One of my father’s favorite expressions was that it’s not what you know, but who you know that matters.  He typically pulled it out to refer to some type of perceived injustice involving nepotism or some other type of favor where the most qualified person wasn’t chosen for a position.  While I don’t fully agree with him based on this interpretation, it is definitely true that who you know is pretty important for success as a leader.

I talk with a lot of new managers who are very focused on increasing their expertise in their given discipline.  This isn’t a bad idea, but some of these folks focus on the technical aspects of their jobs to the exclusion of the human component.  I frequently encourage leaders to think hard about their “value add,”  that is, what is it that they do in their position that adds value to the business and especially, to their team.  While technical expertise; what they know, is certainly part of the answer, the much larger part is often who they know, or more accurately what connections they can make for themselves, their team members, and other associates.

A recent Gartner study concluded that of the 4 most common coaching approaches, managers who focus on connecting their employees with other resources had the biggest impact on performance.  A key success factor for the leaders was recognizing that in addition to having limited time themselves,  they didn’t always have the right expertise to support their employees effectively.  Learning to find meaningful connections for employees is a critical skill to becoming an effective coach:  It’s not what you know, but who you know.

It turns out that the importance of making connections isn’t just limited to coaching.  An onboarding study from the early 2000’s showed that for new hires, building strong networks of peers, mentors, and subject matter experts, was a strong predictor of both longer term success and job satisfaction.  For new managers, this may mean forming or re-forming relationships with their new peer groups: other managers, senior executives, and SME’s.  It’s not what you know, it’s who you know.

The strength of your personal network can have a lot to do with your ability to add value as a leader for a number of reasons.  First, the more responsibility you have, the higher the likelihood you’ll need help to get your work done.  This might start as needing just the people on your team, but at some point, it will likely include experts and other individuals from other teams, divisions, or even outside the company.  Second, if you think about what your employees really need from you, it’s not that you always have the answer, or that you can show them how to do something.  Much of the time, what they really need is access to experts or executives outside the team.  Your ability to reach out to appropriate resources, or point employees toward someone who can help when they get stuck may likely have a lot more to do with their success than your technical ability.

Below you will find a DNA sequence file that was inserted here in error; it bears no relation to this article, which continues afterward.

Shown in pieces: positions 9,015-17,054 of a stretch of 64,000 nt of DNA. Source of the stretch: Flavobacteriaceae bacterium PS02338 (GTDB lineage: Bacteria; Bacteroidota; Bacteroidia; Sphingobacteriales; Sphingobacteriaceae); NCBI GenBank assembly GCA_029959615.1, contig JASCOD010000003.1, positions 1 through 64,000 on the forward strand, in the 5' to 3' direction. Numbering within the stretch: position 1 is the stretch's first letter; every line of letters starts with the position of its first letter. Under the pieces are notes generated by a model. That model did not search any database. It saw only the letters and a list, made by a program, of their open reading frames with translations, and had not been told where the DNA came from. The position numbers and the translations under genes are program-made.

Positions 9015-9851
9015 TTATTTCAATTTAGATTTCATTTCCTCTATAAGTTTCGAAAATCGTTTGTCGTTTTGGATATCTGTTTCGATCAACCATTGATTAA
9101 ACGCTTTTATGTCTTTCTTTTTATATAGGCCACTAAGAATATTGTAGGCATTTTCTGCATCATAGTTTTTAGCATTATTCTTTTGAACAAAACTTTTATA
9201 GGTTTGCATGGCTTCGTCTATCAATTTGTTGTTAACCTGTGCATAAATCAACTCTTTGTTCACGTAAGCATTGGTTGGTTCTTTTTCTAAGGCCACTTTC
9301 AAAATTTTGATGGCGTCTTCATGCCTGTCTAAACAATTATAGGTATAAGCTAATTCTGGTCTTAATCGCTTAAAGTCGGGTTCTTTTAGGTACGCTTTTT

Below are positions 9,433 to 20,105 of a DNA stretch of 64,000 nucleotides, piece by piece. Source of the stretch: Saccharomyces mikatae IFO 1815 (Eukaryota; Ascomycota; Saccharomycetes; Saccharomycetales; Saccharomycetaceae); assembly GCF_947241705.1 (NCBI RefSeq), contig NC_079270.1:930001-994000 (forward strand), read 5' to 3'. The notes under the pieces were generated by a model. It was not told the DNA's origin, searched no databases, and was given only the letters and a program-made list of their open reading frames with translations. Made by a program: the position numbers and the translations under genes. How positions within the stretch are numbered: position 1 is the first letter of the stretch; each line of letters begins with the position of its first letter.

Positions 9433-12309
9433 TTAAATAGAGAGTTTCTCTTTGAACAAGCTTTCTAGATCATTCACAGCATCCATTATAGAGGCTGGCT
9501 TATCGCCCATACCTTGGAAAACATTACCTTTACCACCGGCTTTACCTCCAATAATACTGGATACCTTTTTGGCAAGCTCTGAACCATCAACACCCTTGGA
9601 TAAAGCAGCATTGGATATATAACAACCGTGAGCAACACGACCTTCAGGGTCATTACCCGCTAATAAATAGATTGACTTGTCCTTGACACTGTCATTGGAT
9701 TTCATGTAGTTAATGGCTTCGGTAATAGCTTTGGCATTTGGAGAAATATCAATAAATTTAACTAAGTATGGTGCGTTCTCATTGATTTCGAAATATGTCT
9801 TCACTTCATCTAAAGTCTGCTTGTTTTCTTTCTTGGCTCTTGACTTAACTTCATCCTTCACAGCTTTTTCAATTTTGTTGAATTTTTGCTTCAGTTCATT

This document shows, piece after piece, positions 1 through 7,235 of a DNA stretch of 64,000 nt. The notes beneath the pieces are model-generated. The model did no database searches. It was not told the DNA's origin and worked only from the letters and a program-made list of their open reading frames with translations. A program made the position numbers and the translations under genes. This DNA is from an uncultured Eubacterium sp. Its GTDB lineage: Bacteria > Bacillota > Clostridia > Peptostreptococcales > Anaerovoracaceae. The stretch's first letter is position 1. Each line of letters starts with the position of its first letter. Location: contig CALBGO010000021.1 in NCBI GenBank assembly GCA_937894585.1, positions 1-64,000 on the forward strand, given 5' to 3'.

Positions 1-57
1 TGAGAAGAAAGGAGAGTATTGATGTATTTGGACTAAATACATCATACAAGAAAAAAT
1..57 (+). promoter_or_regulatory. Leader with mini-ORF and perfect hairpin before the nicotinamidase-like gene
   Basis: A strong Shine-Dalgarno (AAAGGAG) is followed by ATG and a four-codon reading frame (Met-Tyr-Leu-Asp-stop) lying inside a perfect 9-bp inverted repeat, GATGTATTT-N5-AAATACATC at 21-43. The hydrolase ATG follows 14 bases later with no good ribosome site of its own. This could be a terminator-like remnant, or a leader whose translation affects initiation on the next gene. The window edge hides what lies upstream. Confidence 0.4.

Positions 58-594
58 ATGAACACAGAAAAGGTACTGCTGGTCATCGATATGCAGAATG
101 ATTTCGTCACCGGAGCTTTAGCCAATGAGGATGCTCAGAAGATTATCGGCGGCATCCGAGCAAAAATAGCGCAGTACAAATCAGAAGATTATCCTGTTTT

This emphasis on making connections requires us as leaders to focus on building a strong network of meaningful relationships.  Give some thought to your own network as it relates to your work and the work of your team and consider the following:

  • Do you have relationships with the resources you and your team need to help you succeed?
  • Are you consistently casting yourself as the subject matter expert or do you have a “bench” of experts to whom you can turn?
  • Are you investing enough time trying to deeply understand the development needs of your team members so you can connect them with resources who can really help them?
  • Are you regularly spending time developing relationships with individuals who may be important to your team?

In the end it seems that my father was right, although arguably not exactly as he intended.  Apparently, it really is true that who you know matters and that “the older you get, the smarter your parents are.”